Re-homing should always be a last resort, however, as it can cause serious emotional damage to the animal.  

Do Some Dogs and Cats Get Along Better Than Others?

If you plan on having both felines and canines in your life, there are ways to increase your odds that the two species will be able to get along with the other better. 

One way is to pay attention to the breed of the pet, as some dogs or cats generally get along with the other better. 

With canines, you will probably want to avoid breeds that have a history of being used as hunting, herding, or guard dogs.

Toy or sports dog breeds are more likely to be less aggressive toward cats, such as beagles and pugs.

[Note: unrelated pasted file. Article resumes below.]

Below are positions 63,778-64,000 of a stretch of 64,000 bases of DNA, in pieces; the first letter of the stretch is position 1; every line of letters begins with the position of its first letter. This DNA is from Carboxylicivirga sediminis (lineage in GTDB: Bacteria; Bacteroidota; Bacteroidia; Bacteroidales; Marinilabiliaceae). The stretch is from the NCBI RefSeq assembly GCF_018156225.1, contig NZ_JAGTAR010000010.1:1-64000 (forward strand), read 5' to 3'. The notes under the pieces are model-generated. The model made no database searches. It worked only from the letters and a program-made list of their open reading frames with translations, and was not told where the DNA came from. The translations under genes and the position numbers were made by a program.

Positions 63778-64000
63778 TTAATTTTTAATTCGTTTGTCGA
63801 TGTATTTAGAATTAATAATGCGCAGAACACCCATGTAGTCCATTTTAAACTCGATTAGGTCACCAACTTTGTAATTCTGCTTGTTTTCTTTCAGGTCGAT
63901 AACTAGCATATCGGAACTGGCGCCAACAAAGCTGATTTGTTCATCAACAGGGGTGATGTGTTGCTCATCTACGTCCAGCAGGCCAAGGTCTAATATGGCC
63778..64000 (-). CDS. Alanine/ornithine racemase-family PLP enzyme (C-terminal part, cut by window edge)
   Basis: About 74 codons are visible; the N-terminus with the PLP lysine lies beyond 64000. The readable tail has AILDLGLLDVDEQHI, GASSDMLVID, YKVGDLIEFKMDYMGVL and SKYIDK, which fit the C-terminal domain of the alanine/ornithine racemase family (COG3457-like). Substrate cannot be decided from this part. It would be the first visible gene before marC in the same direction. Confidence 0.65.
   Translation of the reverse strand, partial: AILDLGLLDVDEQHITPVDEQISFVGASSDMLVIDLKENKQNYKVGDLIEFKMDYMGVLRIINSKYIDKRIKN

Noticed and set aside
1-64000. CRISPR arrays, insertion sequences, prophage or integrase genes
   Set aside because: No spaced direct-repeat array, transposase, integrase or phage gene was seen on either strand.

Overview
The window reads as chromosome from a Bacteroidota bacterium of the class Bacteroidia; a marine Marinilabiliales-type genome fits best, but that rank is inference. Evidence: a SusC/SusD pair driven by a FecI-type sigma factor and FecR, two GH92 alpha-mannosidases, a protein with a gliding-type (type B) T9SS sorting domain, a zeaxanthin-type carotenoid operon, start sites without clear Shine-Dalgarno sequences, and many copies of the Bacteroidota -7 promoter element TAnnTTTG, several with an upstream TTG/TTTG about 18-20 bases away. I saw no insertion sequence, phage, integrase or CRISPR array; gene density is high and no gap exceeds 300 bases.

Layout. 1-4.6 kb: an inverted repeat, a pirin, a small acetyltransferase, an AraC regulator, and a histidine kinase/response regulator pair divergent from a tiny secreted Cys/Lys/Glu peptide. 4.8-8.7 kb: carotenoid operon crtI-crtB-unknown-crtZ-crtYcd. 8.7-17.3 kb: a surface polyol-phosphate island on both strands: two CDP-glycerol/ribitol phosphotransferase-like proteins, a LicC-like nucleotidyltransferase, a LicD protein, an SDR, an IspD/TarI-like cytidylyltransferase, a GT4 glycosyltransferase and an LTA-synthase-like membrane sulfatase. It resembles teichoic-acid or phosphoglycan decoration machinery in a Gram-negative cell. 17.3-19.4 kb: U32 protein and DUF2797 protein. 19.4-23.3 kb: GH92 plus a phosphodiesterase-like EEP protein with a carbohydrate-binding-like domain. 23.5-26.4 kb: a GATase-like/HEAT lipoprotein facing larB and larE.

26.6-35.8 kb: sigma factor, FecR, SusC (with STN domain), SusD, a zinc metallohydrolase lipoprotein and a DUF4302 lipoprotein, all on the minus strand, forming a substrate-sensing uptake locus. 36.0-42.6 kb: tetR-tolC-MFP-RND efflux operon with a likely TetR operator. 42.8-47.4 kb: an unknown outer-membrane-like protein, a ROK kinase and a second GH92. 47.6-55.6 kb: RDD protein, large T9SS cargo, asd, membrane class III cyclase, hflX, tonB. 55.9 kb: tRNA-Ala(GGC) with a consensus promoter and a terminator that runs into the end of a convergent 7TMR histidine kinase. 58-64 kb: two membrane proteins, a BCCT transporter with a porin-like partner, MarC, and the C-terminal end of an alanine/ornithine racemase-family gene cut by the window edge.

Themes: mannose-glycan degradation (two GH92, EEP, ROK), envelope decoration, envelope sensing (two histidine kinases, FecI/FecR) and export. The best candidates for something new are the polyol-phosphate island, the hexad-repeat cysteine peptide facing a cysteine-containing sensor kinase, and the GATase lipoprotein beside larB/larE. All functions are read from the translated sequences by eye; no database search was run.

There are also some cat breeds that are known to be more canine-accepting than others, such as Ragdolls, Maine Coons, and British shorthairs.  

But more important than breed is personality.

An easily annoyed cat is not a good option if you have a hyper dog.

On the other hand, a more playful feline might enjoy a canine companion. 

Finally, when adopting a pet, ask about their history with other animals, as many shelters will list if a dog is good with cats or if a cat has lived with dogs before. 

After all, part of ensuring an animal has the best chance of staying in its new home is ensuring potential caretakers know how their new pets will react to other family members. 


Many species differences are the main reasons why dogs and cats don’t get along. 

If a fight breaks out between your pets, focus on getting the canine under control before worrying about your cat. 

With a proper introduction and ensuring that your dog is well-trained, you can typically get cats and dogs to co-exist and ignore each other.

Knowing a new pet’s history and personality are two great ways to increase the odds that your cat or dog will fit in with the rest of the family.